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135Xe is an isotope of xenon, and a fission product (yield 6.3333%) which is the most powerful known neutron-absorbing nuclear poison and has a significant effect on nuclear reactor operation.

Additional recommended knowledge


Xe-135 effects on restart

The inability of a reactor to be started due to the effects of Xe-135 is sometimes referred to as xenon precluded start-up. The period of time where the reactor is unable to override the effects of Xe-135 is called the xenon dead time. During periods of steady state operation, at a constant neutron flux level, the Xe-135 concentration builds up to its equilibrium value for that reactor power in about 40 to 50 hours. When the reactor power is increased, Xe-135 concentration initially decreases because the burn up is increased at the new higher power level. Because 95% of the Xe-135 production is from iodine-135 decay, which has a 6 to 7 hour half-life, the production of Xe-135 remains constant, at this point, the Xe-135 concentration reaches a minimum. The concentration then increases to the new equilibrium level for the new power level in again roughly 40 to 50 hours. The magnitude and the rate of change of concentration during the initial 4 to 6 hours following the power change is dependent upon the initial power level and on the amount of change in power level; the Xe-135 concentration change is greater for a larger change in power level. When reactor power is decreased, the process is reversed.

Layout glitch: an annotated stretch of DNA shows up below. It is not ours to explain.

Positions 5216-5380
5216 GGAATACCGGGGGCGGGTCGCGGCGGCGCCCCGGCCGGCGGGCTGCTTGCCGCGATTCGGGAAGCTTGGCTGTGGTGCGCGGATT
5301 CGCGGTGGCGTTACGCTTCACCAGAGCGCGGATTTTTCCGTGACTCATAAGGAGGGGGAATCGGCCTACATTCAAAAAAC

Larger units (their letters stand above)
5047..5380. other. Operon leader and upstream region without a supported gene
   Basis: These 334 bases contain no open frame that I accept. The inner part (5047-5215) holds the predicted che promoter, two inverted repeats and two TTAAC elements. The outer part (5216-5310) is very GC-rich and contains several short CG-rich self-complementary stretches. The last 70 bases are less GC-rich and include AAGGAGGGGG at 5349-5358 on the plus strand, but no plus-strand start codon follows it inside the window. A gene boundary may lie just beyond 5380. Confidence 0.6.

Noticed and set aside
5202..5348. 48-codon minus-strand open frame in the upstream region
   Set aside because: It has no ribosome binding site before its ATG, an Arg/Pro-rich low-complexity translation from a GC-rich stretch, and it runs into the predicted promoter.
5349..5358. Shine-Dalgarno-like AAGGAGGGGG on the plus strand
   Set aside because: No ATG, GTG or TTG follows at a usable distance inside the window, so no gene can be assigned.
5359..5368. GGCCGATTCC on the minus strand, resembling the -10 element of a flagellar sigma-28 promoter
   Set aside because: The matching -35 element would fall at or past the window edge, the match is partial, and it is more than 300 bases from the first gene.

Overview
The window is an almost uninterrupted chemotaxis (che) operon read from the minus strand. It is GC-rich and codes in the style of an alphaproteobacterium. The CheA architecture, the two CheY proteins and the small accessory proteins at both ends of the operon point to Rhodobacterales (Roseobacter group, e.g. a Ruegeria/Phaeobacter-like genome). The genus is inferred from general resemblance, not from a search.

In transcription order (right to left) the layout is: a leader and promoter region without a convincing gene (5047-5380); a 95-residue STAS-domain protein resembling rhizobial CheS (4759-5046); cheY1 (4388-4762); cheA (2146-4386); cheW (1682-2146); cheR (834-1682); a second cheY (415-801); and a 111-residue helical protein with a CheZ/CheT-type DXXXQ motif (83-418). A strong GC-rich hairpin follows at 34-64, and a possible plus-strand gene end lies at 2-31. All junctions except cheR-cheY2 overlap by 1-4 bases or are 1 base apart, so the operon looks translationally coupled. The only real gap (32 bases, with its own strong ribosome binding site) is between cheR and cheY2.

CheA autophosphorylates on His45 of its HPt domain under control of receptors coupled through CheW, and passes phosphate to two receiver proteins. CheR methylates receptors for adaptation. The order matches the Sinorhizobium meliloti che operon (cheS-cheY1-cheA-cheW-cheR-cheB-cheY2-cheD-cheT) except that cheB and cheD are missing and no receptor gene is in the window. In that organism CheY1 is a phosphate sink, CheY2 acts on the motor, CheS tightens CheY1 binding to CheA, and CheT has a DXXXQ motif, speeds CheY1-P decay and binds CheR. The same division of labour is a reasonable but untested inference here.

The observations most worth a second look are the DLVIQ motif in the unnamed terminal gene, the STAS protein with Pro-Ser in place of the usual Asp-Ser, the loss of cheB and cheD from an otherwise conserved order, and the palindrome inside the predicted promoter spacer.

Reactors using continuous reprocessing like many molten salt reactor designs might be able to extract Xe-135 from the fuel and avoid these effects.

Decay and capture products

135Xe that does not capture a neutron decays to Cs-135, one of only 3 long-lived fission products with high yields, along with Tc-99 and Zr-93. There are also 4 long-lived fission products with lower yields, Iodine-129, Pd-107, Se-79, and Sn-126.

135Xe that does capture a neutron becomes stable 136Xe, which joins several other xenon isotopes which are fission products. In continuous operation an estimated 10% to 50% of the 135Xe produced undergoes neutron capture.

See also


  • "Xenon Poisoning" or Neutron Absorption in Reactors
This article is licensed under the GNU Free Documentation License. It uses material from the Wikipedia article "Xenon-135". A list of authors is available in Wikipedia.
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